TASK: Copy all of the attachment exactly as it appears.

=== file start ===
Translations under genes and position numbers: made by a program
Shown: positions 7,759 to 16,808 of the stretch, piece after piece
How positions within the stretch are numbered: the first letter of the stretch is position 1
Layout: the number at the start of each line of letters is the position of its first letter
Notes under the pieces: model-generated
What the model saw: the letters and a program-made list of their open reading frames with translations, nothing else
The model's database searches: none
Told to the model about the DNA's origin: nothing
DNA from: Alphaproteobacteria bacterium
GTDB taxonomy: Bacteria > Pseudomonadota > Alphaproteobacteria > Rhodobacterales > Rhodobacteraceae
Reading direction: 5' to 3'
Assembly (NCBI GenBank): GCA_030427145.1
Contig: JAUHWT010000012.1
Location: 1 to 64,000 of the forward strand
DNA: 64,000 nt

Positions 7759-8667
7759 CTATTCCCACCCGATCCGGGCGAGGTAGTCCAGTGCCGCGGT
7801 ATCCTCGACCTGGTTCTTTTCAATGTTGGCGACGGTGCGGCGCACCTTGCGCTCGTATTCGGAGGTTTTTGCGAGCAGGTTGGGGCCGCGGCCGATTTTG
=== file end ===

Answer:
Translations under genes and position numbers: made by a program
Shown: positions 7,759 to 16,808 of the stretch, piece after piece
How positions within the stretch are numbered: the first letter of the stretch is position 1
Layout: the number at the start of each line of letters is the position of its first letter
Notes under the pieces: model-generated
What the model saw: the letters and a program-made list of their open reading frames with translations, nothing else
The model's database searches: none
Told to the model about the DNA's origin: nothing
DNA from: Alphaproteobacteria bacterium
GTDB taxonomy: Bacteria > Pseudomonadota > Alphaproteobacteria > Rhodobacterales > Rhodobacteraceae
Reading direction: 5' to 3'
Assembly (NCBI GenBank): GCA_030427145.1
Contig: JAUHWT010000012.1
Location: 1 to 64,000 of the forward strand
DNA: 64,000 nt

Positions 7759-8667
7759 CTATTCCCACCCGATCCGGGCGAGGTAGTCCAGTGCCGCGGT
7801 ATCCTCGACCTGGTTCTTTTCAATGTTGGCGACGGTGCGGCGCACCTTGCGCTCGTATTCGGAGGTTTTTGCGAGCAGGTTGGGGCCGCGGCCGATTTTG